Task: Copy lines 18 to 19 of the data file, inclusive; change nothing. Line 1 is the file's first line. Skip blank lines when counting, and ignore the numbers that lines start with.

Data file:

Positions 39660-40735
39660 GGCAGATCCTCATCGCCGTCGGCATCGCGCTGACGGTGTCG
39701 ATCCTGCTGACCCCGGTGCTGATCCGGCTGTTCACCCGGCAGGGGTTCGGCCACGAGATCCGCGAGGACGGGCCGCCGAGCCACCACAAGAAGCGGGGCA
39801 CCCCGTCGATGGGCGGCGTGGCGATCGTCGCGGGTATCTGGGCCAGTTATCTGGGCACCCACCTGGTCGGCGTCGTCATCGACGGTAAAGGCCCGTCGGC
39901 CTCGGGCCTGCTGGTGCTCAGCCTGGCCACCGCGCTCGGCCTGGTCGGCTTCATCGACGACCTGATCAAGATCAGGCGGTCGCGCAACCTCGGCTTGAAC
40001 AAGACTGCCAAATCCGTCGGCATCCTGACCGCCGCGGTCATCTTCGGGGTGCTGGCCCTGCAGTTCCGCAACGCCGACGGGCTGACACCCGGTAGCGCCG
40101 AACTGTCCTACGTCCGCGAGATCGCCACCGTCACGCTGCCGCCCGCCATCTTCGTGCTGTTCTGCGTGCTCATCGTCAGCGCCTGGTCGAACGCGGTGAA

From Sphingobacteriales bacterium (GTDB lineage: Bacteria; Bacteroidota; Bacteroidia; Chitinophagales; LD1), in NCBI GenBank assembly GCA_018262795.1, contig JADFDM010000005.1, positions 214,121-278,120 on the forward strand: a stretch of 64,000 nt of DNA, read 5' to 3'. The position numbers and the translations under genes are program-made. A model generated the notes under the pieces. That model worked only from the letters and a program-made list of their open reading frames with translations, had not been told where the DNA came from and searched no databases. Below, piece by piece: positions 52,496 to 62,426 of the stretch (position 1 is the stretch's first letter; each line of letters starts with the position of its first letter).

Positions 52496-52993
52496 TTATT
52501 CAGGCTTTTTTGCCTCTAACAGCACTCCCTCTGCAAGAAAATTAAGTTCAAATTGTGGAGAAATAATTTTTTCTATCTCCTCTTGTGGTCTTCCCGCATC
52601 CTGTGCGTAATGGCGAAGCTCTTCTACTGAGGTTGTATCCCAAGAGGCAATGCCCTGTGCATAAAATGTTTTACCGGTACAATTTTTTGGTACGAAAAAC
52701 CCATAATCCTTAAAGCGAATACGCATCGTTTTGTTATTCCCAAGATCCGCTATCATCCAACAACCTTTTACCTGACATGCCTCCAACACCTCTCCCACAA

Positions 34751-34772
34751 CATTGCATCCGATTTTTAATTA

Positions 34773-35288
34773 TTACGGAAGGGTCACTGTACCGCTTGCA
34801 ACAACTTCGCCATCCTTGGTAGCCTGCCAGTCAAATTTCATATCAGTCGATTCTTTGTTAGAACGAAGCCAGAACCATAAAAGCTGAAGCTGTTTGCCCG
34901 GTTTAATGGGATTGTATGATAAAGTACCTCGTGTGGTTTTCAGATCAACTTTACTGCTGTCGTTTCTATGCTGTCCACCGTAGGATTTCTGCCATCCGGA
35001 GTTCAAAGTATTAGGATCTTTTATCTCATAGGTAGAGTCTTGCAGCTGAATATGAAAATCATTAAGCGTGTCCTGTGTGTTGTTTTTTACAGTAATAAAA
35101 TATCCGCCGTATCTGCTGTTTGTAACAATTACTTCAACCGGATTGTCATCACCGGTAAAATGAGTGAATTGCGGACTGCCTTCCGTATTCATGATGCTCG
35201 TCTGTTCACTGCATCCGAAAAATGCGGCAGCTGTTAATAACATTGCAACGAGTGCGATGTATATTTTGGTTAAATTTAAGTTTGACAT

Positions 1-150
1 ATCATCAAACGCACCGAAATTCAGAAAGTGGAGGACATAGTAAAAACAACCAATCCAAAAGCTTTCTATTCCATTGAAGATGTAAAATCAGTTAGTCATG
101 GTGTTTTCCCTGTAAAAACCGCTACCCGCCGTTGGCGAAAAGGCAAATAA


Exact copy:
34801 ACAACTTCGCCATCCTTGGTAGCCTGCCAGTCAAATTTCATATCAGTCGATTCTTTGTTAGAACGAAGCCAGAACCATAAAAGCTGAAGCTGTTTGCCCG
34901 GTTTAATGGGATTGTATGATAAAGTACCTCGTGTGGTTTTCAGATCAACTTTACTGCTGTCGTTTCTATGCTGTCCACCGTAGGATTTCTGCCATCCGGA